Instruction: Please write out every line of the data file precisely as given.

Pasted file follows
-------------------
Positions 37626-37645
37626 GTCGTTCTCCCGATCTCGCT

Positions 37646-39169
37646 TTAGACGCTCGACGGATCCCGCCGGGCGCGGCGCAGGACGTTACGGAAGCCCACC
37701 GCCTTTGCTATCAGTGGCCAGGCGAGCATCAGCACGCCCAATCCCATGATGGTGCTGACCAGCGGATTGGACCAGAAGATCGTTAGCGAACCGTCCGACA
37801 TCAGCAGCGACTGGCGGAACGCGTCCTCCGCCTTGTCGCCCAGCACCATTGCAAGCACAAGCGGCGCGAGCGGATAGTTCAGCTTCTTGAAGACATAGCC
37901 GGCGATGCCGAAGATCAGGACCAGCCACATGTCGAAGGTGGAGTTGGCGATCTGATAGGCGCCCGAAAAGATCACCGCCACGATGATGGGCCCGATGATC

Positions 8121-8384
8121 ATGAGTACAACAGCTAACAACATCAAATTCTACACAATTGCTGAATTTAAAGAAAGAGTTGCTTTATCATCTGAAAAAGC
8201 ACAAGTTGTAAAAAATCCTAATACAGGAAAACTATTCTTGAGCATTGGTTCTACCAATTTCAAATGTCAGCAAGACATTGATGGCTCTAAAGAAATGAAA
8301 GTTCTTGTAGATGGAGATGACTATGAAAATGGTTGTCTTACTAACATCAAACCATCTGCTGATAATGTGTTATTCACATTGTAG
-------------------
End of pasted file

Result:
Positions 37626-37645
37626 GTCGTTCTCCCGATCTCGCT

Positions 37646-39169
37646 TTAGACGCTCGACGGATCCCGCCGGGCGCGGCGCAGGACGTTACGGAAGCCCACC
37701 GCCTTTGCTATCAGTGGCCAGGCGAGCATCAGCACGCCCAATCCCATGATGGTGCTGACCAGCGGATTGGACCAGAAGATCGTTAGCGAACCGTCCGACA
37801 TCAGCAGCGACTGGCGGAACGCGTCCTCCGCCTTGTCGCCCAGCACCATTGCAAGCACAAGCGGCGCGAGCGGATAGTTCAGCTTCTTGAAGACATAGCC
37901 GGCGATGCCGAAGATCAGGACCAGCCACATGTCGAAGGTGGAGTTGGCGATCTGATAGGCGCCCGAAAAGATCACCGCCACGATGATGGGCCCGATGATC

Positions 8121-8384
8121 ATGAGTACAACAGCTAACAACATCAAATTCTACACAATTGCTGAATTTAAAGAAAGAGTTGCTTTATCATCTGAAAAAGC
8201 ACAAGTTGTAAAAAATCCTAATACAGGAAAACTATTCTTGAGCATTGGTTCTACCAATTTCAAATGTCAGCAAGACATTGATGGCTCTAAAGAAATGAAA
8301 GTTCTTGTAGATGGAGATGACTATGAAAATGGTTGTCTTACTAACATCAAACCATCTGCTGATAATGTGTTATTCACATTGTAG